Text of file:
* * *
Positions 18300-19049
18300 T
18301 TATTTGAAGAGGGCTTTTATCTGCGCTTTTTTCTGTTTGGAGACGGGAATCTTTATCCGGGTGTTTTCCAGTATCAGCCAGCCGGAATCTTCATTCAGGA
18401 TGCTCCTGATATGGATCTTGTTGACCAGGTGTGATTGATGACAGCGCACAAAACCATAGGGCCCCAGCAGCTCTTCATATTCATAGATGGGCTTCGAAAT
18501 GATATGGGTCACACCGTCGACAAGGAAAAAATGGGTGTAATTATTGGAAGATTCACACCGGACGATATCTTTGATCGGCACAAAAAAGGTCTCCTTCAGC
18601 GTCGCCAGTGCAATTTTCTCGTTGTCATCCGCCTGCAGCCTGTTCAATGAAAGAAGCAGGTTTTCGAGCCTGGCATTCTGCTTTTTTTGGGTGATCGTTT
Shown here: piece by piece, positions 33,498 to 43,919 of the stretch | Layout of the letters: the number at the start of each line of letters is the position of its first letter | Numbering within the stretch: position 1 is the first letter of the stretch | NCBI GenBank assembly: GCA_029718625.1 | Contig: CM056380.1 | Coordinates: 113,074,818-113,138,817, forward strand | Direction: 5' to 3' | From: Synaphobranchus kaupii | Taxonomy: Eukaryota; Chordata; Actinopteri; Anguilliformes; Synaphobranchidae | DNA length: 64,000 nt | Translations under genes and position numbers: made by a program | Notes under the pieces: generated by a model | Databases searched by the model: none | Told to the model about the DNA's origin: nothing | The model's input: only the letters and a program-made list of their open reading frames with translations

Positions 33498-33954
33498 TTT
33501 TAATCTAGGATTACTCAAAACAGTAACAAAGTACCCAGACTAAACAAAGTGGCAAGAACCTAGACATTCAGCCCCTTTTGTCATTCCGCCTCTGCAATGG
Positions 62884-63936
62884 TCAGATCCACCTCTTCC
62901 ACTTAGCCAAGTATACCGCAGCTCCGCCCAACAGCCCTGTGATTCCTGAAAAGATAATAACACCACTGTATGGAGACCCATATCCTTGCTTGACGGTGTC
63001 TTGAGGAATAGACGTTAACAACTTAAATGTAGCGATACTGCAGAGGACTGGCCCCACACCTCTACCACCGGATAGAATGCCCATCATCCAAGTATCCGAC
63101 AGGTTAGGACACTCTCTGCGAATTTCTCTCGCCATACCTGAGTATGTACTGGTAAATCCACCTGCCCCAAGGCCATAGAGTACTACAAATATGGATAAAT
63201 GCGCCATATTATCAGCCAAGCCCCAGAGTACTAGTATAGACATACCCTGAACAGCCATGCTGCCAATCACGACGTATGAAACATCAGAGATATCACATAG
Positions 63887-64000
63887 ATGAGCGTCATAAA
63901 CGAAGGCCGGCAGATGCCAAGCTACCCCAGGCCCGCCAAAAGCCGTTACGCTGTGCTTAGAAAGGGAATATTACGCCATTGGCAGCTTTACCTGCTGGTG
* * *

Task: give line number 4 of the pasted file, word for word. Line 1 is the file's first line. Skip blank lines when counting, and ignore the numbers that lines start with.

18401 TGCTCCTGATATGGATCTTGTTGACCAGGTGTGATTGATGACAGCGCACAAAACCATAGGGCCCCAGCAGCTCTTCATATTCATAGATGGGCTTCGAAAT